Islam – like Judaism – can be a part of our Amazigh identity, but what about language? As discussed above, language is a very important criterion of culture. Since Moroccans speak Arabic, then Moroccans must be Arabs. Even if this conclusion is incorrect because of what we stated before “losing one criterion of culture (language) doesn’t mean losing the whole identity”, this claim itself is questionable: Do we speak Arabic? This suspicious question leads us to another stereotype. There are four main spoken languages in Morocco: Tamazight, French, Darija and Arabic. The stereotype is considering Darija as an Arabic dialect, which is wrong. Darija (the mother-tongue of the majority of Moroccans) have many linguistic crucial differentiations with Arabic. Only one example will be discussed in this article: Darija and Arabic have two different sentence structures. A sentence in Arabic follows the subsequent pattern: verb + noun + object. Example: أكل أحمد الموزة While the sentence in Darija follows a different pattern: noun + verb + object. Example: حمد كلا لبنانة As you can notice, the given examples provide two different translations of the sentence: Ahmad ate the Banana. There are other differentiations in terms of grammar, vocabulary, phonology (the phonology of Darija is very different than Arabic, in fact, it is similar to Tamazight)… 

Ironically, with all the linguistic shreds of evidence of the differentiations between Darija and Arabic, it is taken for granted that Darija is a dialect of Arabic. The only evidence for this claim is vocabulary. However, this evidence fails to pass the certitude test. Darija borrows its vocabulary from five main sources:


Foreign LanguageEnglishDarija
TamazightAseṛẓemWindowSerjem or Sherjem
FrenchCuisineKitchenCozina
ArabicKabidLiverKbda
SpanishSemanaWeekSimana
EnglishBananaBananaBanana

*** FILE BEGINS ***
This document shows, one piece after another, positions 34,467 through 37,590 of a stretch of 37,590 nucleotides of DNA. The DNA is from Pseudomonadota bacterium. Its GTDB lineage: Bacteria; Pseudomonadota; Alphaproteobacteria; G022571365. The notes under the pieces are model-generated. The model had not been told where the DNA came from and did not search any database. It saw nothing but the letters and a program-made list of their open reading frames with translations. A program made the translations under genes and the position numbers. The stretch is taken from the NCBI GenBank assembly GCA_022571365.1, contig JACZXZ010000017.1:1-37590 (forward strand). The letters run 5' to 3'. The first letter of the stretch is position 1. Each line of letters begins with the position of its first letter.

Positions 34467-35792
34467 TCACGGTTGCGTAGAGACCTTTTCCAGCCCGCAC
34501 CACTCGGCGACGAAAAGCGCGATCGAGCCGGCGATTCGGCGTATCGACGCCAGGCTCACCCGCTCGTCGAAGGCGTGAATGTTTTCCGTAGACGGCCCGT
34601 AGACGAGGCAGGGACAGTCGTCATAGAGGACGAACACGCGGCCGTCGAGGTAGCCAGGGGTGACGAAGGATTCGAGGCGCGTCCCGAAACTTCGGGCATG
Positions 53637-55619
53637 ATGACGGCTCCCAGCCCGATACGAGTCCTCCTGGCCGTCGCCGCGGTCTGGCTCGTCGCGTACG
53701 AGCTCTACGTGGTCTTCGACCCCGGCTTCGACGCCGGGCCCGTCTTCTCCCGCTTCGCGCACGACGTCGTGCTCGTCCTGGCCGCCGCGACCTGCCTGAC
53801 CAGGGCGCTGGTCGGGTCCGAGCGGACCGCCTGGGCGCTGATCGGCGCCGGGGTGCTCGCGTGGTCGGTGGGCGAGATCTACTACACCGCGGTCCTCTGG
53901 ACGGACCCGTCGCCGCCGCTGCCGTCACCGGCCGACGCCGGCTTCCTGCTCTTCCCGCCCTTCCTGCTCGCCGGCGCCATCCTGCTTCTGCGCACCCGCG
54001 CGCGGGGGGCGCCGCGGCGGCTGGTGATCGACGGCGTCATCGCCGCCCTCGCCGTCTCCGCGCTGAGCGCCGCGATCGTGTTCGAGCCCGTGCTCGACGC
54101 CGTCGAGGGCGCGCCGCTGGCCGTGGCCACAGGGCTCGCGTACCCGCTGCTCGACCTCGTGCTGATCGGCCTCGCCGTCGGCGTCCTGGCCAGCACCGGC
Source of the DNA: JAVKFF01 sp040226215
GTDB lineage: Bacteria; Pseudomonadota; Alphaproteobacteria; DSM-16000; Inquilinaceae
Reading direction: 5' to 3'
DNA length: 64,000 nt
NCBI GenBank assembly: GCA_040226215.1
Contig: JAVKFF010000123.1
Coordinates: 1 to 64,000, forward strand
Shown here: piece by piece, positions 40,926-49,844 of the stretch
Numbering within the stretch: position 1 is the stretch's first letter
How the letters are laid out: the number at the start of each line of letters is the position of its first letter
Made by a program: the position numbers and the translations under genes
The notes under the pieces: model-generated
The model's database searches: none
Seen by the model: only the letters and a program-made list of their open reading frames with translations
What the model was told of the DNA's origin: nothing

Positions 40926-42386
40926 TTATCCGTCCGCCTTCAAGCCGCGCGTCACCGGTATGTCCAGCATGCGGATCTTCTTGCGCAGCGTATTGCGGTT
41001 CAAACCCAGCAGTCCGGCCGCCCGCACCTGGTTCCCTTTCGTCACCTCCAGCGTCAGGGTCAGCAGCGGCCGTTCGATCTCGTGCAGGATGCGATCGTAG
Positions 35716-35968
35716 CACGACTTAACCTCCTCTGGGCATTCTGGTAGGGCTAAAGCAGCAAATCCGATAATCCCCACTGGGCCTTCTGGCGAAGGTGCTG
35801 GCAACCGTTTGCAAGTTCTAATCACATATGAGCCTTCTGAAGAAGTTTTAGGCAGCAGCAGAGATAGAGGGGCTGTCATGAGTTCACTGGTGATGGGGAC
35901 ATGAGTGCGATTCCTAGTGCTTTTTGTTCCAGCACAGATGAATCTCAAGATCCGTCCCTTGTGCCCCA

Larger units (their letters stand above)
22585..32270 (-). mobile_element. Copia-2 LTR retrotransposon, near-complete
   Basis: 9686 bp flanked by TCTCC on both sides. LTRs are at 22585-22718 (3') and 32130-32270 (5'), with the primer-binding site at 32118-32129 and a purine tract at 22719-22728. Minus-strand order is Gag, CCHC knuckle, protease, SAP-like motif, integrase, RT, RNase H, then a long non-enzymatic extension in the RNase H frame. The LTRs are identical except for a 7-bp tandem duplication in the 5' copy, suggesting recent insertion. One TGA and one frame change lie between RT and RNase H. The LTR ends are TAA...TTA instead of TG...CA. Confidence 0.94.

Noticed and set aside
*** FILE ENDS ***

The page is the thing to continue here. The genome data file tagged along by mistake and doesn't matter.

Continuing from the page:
The borrowed vocabulary loses its initial linguistic identities once it becomes a part of Darija. In other words, the word (semana) in Spanish is not the same as the word (simana) in Darija. Now, they are two different words with different phonological forms, definitions and grammatical rules. In fact (simana) is a translation of the word (semana). Subsequently, the same rule involves all the borrowed vocabulary from the Arabic context. To sum up, Darija borrows many vocabularies from Arabic as a part of a general trend between languages (Even Persian have a considerable amount of borrowed vocabulary from Arabic, Arabic itself borrows from other languages like Hebrew, and so on so forth.) Yet, this vocabulary “loses its initial linguistic identities once it becomes a part of Darija”. 

Stereotypes are part of this world. They overwhelm the truth to create a misleading reality. The victorious of wars create their stereotypes to becloud their crimes. The ancient invaders created their stereotypes to submit their subjects. Terrorists and fanatics create their stereotypes to influence more followers. Politicians, media, universities, clerks… all the corrupt individuals and institutions generate their stereotypes to keep themselves at the center of the society. It is (then) a way to mislead the people in order to have superiority inside the society. Maybe we cannot stop stereotypes from spreading. It is another sin that humanity cannot avoid. However, it is our duty to provide the people with the suitable facilities to fight back. Everyone should be armed with critical thinking. A person who asks a lot of questions, a person who doesn’t take anything for granted, cannot be manipulated.